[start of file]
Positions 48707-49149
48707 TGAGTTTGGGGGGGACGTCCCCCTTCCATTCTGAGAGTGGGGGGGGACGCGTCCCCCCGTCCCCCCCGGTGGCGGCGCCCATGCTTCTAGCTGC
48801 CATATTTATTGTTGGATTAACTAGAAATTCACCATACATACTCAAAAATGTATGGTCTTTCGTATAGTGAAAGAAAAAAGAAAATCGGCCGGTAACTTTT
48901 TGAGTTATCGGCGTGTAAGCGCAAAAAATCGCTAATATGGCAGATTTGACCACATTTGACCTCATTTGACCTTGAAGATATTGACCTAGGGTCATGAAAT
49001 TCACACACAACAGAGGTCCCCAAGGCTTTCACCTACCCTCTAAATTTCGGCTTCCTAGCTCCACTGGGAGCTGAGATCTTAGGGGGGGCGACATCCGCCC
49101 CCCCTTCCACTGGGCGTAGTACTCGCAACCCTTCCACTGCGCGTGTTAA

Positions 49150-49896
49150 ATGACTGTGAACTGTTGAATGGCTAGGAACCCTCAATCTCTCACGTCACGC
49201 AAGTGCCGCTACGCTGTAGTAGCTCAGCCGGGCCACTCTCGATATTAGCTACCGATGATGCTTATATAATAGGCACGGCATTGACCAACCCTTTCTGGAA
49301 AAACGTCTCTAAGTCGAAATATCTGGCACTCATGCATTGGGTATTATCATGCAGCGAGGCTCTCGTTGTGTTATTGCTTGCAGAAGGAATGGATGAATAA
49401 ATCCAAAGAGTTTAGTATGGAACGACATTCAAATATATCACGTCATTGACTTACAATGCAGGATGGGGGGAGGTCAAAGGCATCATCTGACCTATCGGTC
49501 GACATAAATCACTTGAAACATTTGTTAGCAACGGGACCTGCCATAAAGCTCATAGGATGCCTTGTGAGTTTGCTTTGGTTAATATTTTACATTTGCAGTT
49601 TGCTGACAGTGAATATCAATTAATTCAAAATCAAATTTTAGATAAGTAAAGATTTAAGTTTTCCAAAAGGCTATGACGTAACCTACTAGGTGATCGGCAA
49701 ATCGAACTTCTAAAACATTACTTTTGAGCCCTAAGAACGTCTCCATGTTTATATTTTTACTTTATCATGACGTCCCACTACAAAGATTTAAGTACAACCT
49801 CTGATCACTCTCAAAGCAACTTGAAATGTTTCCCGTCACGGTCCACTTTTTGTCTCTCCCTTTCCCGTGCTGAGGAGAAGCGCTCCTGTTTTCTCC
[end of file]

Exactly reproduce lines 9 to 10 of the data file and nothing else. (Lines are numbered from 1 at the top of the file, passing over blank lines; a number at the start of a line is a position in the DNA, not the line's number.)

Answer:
49201 AAGTGCCGCTACGCTGTAGTAGCTCAGCCGGGCCACTCTCGATATTAGCTACCGATGATGCTTATATAATAGGCACGGCATTGACCAACCCTTTCTGGAA
49301 AAACGTCTCTAAGTCGAAATATCTGGCACTCATGCATTGGGTATTATCATGCAGCGAGGCTCTCGTTGTGTTATTGCTTGCAGAAGGAATGGATGAATAA